There’s been some controversy about time out as a punishment but new research says that it does more good than harm.
The University of Sydney has found that the correct use of ‘time-out’ as a form of discipline does not harm a child’s mental health, but rather increases well-being and happiness.
The research conducted at the Child Behaviour Research Clinic counters claims in some quarters, including some government advice, that time-out for kids can be dangerous. The lead researcher, Prof Mark Dadds, said parents have nothing to fear from using the technique.
“In 30 years, we’ve treated thousands of kids with disruptive behaviour,” said Dadds, of the Child Behaviour Research Clinic based at the University’s Brain and Mind Centre. “When we use time-out as part of a positive parenting program, kids are much happier and much more regulated.”
Published in American Psychologist, the study scrutinised time-out from a mental health perspective. The study focused on the use of time-out with children two to eight years of age. It also examined the method among children who had been exposed to traumatic events, such as neglect or abuse, and compared impacts on children who had been removed from their parents.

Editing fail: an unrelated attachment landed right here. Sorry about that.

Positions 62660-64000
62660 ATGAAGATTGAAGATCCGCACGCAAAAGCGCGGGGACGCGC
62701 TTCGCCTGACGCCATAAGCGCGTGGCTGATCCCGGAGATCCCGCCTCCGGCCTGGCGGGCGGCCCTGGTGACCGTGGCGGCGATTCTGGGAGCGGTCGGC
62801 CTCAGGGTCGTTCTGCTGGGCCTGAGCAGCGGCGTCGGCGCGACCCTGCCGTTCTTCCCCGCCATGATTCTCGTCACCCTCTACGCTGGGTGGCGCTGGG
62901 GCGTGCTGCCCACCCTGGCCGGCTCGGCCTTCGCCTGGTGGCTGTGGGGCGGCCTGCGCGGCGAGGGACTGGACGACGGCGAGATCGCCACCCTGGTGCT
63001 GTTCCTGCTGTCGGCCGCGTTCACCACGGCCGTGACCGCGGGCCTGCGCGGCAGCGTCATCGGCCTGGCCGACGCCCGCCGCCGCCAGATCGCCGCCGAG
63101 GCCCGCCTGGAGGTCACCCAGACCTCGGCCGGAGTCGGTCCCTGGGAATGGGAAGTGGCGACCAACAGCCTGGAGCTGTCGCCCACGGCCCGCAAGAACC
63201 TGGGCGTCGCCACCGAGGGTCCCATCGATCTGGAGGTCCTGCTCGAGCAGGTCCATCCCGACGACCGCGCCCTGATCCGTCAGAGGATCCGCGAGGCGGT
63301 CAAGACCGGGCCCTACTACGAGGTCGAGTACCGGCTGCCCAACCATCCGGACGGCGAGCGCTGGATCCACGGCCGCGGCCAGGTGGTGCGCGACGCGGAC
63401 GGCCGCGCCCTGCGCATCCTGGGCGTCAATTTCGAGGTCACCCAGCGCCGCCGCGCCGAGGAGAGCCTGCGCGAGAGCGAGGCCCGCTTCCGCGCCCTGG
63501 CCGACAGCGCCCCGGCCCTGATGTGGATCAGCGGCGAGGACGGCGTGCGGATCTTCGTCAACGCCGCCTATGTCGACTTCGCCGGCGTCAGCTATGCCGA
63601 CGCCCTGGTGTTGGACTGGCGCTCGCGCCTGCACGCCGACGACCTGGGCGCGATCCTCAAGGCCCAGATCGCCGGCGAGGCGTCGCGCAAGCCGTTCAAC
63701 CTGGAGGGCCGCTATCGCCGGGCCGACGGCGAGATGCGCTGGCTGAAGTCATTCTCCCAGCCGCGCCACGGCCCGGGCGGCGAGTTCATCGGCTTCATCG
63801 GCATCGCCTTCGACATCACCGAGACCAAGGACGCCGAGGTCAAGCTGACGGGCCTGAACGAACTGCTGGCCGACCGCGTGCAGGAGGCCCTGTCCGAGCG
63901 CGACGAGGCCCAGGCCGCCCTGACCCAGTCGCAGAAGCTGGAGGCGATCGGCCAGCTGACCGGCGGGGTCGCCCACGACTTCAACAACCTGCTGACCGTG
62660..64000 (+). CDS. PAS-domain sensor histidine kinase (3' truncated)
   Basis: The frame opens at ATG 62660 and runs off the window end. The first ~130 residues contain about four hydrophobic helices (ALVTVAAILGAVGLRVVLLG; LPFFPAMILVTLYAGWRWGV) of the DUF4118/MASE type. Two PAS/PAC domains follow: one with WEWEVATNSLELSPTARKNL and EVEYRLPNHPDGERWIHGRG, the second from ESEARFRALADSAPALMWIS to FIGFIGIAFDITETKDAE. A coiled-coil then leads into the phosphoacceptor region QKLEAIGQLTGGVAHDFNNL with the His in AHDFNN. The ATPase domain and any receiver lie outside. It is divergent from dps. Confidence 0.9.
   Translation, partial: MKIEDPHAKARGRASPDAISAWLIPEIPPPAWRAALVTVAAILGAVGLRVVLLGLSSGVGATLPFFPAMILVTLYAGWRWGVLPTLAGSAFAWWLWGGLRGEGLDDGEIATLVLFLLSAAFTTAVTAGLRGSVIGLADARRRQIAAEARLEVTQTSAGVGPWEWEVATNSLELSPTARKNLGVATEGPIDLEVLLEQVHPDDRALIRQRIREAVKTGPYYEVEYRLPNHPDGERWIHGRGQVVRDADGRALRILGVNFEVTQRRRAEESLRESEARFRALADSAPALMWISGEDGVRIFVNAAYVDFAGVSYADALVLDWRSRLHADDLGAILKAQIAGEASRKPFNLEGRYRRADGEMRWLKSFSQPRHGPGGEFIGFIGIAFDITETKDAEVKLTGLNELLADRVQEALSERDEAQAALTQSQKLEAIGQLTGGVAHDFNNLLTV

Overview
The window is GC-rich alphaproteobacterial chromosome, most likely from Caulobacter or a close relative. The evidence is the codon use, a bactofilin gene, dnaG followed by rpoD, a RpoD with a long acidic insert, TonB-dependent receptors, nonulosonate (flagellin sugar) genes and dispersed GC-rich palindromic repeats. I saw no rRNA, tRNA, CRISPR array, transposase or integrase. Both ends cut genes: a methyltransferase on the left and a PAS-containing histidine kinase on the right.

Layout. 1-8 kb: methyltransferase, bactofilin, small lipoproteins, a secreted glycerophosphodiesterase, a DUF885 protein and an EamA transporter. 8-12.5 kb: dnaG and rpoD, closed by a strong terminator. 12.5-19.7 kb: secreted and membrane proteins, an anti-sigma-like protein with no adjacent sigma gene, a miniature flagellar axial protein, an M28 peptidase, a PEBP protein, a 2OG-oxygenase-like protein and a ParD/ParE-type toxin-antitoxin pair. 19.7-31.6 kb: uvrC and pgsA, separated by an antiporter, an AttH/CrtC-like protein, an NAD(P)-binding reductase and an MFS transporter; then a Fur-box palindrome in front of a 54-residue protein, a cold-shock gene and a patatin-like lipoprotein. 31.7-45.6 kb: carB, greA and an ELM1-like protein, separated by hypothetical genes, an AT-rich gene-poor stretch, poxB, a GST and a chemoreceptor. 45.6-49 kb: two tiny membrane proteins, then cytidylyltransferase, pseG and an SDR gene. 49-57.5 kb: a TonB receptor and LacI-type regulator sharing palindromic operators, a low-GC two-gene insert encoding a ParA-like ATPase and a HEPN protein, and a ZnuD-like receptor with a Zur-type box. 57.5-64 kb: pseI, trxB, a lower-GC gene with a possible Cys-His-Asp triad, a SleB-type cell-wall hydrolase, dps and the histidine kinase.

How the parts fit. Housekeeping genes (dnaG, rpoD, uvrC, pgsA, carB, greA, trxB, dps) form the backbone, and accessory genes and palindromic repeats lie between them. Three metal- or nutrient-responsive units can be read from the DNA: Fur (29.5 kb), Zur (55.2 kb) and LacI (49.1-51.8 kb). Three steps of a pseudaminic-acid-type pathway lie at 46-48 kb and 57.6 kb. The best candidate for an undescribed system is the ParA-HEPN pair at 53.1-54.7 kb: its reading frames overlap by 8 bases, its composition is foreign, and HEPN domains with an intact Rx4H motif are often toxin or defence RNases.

The study found, when implemented correctly, time-out is an effective and positive discipline strategy with potential to enhance all aspects of the child’s development and mental health. The appropriate use of time-out is also compatible with the needs of children with a history of exposure to trauma, the paper found.
In Australia, many parents who have adopted or fostered a child who has experienced trauma are being discouraged from using time-out by Departments of Family and Community Services and other groups responsible for the child’s welfare.
“We are seeing children who’ve had awful life experiences – their behaviour is out of control with screaming, biting or hitting – and their parents are being told not to use time-out. The kids get worse,” said Dadds. “We need to disabuse parents and policy makers of the belief that time-out is harmful. Kids get a lot happier when it is used correctly.”
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